Lifestyle Cancer Risk
Written by Susannah Keppo, Exercise Physiologist at Ashfield Article from July 2017
The Impact Of Your Lifestyle On Cancer Risk
Recently I was watching a documentary about the effects of lifestyle on cancer and risk of developing cancer. It discusses more so on what the patient can do themselves to improve their chances or lower risk of cancer rather than simply accepting that there is nothing they can do once they have been diagnosed with cancer. The documentary is not against conventional cancer treatments but how the patient has the power to change lifestyle habits to improve their health and cancer diagnosis.
The thing that got me interested was the ongoing theme of empowerment and self-management, which is not something I would assume people necessarily feel when diagnosed with cancer. It’s taking a holistic approach to health in all areas, not just doing regular exercise but making small changes to achieve better nutritional habits, stress management and better sleep hygiene. All of these areas contribute to one’s health and is much more than completing two or three hours of structured exercise a week.
In terms of this documentary, it reported that many people diagnosed with cancer feel there is nothing they can control or do to improve their diagnosis aside from using the traditional medicinal and chemotherapy treatments that their oncologist recommend for them. Keeping in mind many of these cancer treatments weaken or supress the immune system, people can feel there is nothing they can do to try and improve or simply maintain their immune system. Adopting healthier nutritional habits such as consuming more vegetables, drinking more water and reducing sugar and processed foods will help improve immunity.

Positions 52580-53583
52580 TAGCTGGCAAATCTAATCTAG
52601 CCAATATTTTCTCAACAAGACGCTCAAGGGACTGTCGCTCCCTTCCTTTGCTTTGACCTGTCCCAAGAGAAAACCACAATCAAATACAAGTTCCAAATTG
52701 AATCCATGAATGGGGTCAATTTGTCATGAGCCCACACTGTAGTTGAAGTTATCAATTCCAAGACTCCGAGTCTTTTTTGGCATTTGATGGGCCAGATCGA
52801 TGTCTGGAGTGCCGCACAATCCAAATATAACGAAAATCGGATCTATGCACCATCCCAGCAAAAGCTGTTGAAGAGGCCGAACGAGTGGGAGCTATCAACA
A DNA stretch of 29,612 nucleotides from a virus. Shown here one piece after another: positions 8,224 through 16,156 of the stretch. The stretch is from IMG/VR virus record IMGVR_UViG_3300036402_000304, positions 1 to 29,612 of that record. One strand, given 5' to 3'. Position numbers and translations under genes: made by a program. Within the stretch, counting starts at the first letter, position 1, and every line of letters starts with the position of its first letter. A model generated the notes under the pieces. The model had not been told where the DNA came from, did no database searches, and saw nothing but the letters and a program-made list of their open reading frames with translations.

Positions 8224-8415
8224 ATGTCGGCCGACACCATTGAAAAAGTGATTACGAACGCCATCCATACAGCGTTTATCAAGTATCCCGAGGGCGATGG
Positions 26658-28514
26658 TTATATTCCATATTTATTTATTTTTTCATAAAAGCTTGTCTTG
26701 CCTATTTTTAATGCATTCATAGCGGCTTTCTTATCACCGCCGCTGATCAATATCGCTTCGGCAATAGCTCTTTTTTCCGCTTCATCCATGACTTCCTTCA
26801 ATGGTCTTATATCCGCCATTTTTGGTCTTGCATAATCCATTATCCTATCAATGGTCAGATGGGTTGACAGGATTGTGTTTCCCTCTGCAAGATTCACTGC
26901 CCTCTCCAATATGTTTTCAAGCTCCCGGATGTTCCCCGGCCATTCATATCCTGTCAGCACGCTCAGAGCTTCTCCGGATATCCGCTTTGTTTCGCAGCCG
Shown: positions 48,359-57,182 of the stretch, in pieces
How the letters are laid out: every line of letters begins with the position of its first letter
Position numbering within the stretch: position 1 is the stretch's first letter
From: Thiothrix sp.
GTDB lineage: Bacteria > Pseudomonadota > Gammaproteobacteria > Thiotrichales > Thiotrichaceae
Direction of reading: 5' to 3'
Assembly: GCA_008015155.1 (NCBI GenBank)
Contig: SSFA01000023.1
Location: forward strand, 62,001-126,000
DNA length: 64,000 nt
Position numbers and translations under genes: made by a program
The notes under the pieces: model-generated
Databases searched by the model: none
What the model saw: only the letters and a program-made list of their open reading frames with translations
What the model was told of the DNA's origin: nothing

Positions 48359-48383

Exercise has many benefits on aiding cancer and its treatment:
- Exercising regularly such as going for a walk every day or doing resistance training will help your ability to recover from any surgery or cancer treatments
- Exercise has been proven in some studies to actually enhance some forms of cancer treatments
- Exercise helps activate the body’s natural immune cells thus helping your body fight off cancer cells
- Exercise helps fight feelings of fatigue by improved cardiovascular fitness
The documentary also discusses these benefits for those without cancer as well – helping your body to be the healthiest it can be to reduce your risk of developing it in the future. So why wait until you are diagnosed with a chronic health condition to change your lifestyle? Speak to your exercise physiologist who can discuss how to make small, manageable lifestyle changes.